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Thread: The best after the Don? CW ranked 25 contenders, here is the countdown thread

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    Cricketer Of The Year mr_mister's Avatar
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    The best after the Don? CW ranked 25 contenders, here is the countdown thread

    Thanks to everyone who made a list. I won't be able to churn this list out as quick as last time, but it shouldn't take longer than a month. I'm only going to include FC stats in the player breakdown, just because everyone here already knows everyone's test stats like the back of their hand.



    #25:

    KS. Ranjitsinhji (93 points) FC average of 56.37, FC HS of 285*. 72 FC centuries






    KS Ranji is a predictable 25th placed contender. There was a lot of debate over whether we should include Golden age players, but we ended up letting him compete. Ranji was a legend, way ahead of his time. Often compared to his contemporary CB Fry, Ranji averaged way higher and was a more original player. He apparently invented the leg glance, the late cut and the backfoot defence. Not too bloody shabby. By all accounts he brought entertainment wherever he played with an unorthodox(at the time) flourish of the bat. It was unfortunate he only played 15 tests. Sorry to get political, but it has to be mentioned that he was an Indian in a white man's world, so I'm sure he didn't have the easiest of paths to stardom. Though he was a Prince... so I dunno. Great player though I'm sure.
    cricket rules brah

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    Gob
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    Wtf kind of shot is he playing
    SeamUp and Pratters like this.
    Dead Dove Do Not Eat

    Virat-Vaughan-Amla

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    International Coach weldone's Avatar
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    Quote Originally Posted by Gob View Post
    Wtf kind of shot is he playing
    Posing for the picture maybe...the professional photographer probably made him wait for 30 minutes to get everything right

    clue: no wicketkeeper, no spectators, no ball
    "Cricket is an art. Like all arts it has a technical foundation. To enjoy it does not require technical knowledge, but analysis that is not technically based is mere impressionism."
    - C.L.R. James

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    vcs
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    I generally strike that pose when I need to go to the loo and there isn't one nearby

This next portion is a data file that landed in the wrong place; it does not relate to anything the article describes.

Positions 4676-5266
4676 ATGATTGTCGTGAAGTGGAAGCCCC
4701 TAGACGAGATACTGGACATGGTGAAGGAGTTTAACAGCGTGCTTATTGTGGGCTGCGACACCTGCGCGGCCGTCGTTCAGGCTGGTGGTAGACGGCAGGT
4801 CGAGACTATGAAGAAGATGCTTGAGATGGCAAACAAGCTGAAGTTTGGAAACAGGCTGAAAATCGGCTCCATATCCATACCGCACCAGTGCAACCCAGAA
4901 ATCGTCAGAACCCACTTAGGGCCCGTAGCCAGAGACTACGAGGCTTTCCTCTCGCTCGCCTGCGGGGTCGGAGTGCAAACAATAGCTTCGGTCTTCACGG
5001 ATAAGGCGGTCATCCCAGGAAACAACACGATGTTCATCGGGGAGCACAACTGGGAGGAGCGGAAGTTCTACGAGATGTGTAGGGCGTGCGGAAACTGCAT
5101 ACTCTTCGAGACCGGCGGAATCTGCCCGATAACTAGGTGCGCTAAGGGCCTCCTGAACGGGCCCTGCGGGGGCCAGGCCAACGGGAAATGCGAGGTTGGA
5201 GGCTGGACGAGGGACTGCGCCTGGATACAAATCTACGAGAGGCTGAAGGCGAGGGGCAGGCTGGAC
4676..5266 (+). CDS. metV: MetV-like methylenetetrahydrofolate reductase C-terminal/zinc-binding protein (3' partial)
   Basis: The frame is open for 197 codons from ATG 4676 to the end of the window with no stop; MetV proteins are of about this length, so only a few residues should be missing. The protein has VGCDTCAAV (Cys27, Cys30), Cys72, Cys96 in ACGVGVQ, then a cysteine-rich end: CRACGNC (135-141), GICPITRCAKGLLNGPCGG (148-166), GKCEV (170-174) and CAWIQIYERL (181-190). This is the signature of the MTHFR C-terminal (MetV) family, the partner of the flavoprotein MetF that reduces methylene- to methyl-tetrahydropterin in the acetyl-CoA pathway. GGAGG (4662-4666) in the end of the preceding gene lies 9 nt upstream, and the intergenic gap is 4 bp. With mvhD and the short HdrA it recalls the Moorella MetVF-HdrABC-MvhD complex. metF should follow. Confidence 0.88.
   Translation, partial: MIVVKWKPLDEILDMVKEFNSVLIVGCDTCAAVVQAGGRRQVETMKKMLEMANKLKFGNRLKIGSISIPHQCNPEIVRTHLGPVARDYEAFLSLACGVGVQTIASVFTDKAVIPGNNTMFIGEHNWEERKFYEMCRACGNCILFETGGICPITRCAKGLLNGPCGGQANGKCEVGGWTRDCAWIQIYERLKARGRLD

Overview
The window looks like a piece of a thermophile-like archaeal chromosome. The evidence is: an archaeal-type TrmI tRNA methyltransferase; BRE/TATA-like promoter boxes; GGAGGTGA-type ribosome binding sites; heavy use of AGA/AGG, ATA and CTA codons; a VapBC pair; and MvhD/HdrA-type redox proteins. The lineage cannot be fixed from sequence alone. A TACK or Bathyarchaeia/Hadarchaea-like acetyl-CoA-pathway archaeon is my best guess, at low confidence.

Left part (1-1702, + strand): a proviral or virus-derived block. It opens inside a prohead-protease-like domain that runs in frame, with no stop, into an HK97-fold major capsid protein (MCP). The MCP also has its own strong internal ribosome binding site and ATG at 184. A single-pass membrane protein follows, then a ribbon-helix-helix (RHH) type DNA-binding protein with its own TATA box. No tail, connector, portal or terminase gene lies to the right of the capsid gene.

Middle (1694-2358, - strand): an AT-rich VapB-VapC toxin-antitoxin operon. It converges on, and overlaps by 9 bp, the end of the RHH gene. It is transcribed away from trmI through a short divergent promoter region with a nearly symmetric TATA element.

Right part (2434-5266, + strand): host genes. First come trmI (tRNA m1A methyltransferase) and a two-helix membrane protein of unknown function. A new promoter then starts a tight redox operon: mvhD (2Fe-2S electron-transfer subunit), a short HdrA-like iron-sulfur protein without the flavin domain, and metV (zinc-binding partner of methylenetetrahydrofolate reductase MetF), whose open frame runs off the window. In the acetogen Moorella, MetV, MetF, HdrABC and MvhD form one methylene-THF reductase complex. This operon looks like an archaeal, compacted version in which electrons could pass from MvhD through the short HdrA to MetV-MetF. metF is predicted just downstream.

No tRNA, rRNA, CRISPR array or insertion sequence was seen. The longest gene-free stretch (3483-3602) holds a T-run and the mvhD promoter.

Quote Originally Posted by benchmark00 View Post
    Chix love a man with a checkered posting history.


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    Request Your Custom Title Now! OverratedSanity's Avatar
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    Yeah most of those old pictures are them posing for a shot as a demonstration.

    Still a pretty badass looking leg glance.
    Quote Originally Posted by weldone View Post
    Wow baby, that gave me an orgasmic pleasure!
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    All Prasie to Ajit Bhalchandra Agarkar, the pride of Mumbai, the terminator at Adelaide.
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    I've joined this forum, just so that i can agree with OverratedSanity...

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    State Captain SillyCowCorner1's Avatar
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    Photographer: Please give me a pose of your best shot

    Ranji: yes sirji, I do that.

    Photographer: why are u looking at that guy at square-leg? I am right in front of you.

    Ranji: what? Isn't that you with the camera there?

    Photographer: No! That's an anachronistic guy from the 1990s with something called a 'Boom Box'.

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    International Coach weldone's Avatar
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    Quote Originally Posted by OverratedSanity View Post
    Still a pretty badass looking leg glance.
    Come on, he's inventing something.

    This is like complaining Alexander Graham Bell's telephone didn't have speed dial and video chat.

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    International Captain Agent TBY's Avatar
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    OverratedSanity, ankitj and zorax like this.
    orz

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    Cricketer Of The Year mr_mister's Avatar
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    #24


    Clyde Walcott (125 points) FC average of 56.55, FC HS of 314*. 40 FC centuries







    Statistically a little less impressive than Weekes, and not having the legacy of Worrell's captaincy, Walcott is often the forgotten member of the three W's who put the Windies on the map in the 1950s. Him being near the bottom of this list is also not a big shock, being the only addition to my original list(in place of Steve Smith... who's inclusion would have made ranking these guys even more difficult). Walcott has a similar career arc to Sangakkarra, he started off as a solid keeper bat, but when he started playing as a specialist bat he really stepped up his batmanship. Averaging ~64 in tests as a specialist bat, Walcott's finest patch was 7 centuries in 7 tests between 1954-1955, against very strong English and Australian bowling attacks. In fact he nearly played his entire career against insanely strong attacks, including combinations of Lindwall, Miller, Davidson and Benaud, alongside combinations of Trueman, Tyson, Bedser and Laker.